SCERT organizes two days workshop on “Basic’s in Sign Language Pertaining to NEP 2020”
IE & ICT Cell of SCERT organized two days workshop on “Basic’s in Sign Language Pertaining to NEP 2020” at Director’s Conference Hall, SCERT, Nagaland, Kohima, on the 25th & 26th March 2021. Accordingly 9 episodes on sign language was made and has been uploaded in our you tube channel for the benefit of the public.(EDUSAT SCERT NAGALAND)
National Education Policy (NEP) 2020 on Sign Language.
The NEP, released in the year 2020, had said, “Indian Sign Language will be standardized across the country, and national and state curriculum materials developed, for use by students with hearing impairment. Local sign languages will be respected and taught as well, where possible and relevant. NIOS will develop high-quality modules to teach Indian Sign Language, and to teach other basic subjects using Indian Sign Language.”
ASL was introduced to the Deaf community three decades ago in Nagaland by the Deaf Biblical Seminary, Dimapur. This has become the mother tongue for the deaf community and as such the Naga American Sign Language evolved. It will just be a matter of time where Naga Sign Language will take a final shape. The NEP 2020 has given us more freedom and hope to come up with the Naga Sign Language. Previously SCERT collaborated with them and series of training was conducted which culminated with the Master Trainer’s Certificate.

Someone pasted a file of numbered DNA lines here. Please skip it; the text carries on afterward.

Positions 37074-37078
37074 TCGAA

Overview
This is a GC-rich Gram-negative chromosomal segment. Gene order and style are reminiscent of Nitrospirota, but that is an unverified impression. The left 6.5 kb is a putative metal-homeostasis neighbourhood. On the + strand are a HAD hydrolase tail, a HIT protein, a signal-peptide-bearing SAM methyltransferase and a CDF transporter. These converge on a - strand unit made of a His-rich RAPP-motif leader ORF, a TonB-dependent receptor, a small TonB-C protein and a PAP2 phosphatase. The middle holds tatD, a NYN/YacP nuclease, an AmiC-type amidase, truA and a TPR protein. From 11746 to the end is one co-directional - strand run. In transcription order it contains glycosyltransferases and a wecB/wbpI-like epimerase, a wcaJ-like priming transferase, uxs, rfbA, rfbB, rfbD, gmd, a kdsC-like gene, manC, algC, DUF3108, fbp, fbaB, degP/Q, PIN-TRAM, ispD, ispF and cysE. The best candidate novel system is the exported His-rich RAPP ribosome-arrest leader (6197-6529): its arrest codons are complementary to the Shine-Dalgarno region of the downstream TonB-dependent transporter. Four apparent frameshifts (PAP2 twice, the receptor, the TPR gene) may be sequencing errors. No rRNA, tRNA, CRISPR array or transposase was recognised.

In linguistic terms, sign languages are as rich and complex as any spoken language, despite the common misconception that they are not “real languages”. Professional linguists have studied many sign languages and found that they exhibit the fundamental properties that exist in all languages.
Sign languages are not mime—in other words, signs are conventional, often arbitrary and do not necessarily have a visual relationship to their referent, much as most spoken language is not onomatopoeic. While iconicity is more systematic and widespread in sign languages than in spoken ones, the difference is not categorical. The visual modality allows the human preference for close connections between form and meaning, present but suppressed in spoken languages, to be more fully expressed. This does not mean that sign languages are a visual rendition of a spoken language. They have complex grammars of their own and can be used to discuss any topic, from the simple and concrete to the lofty and abstract.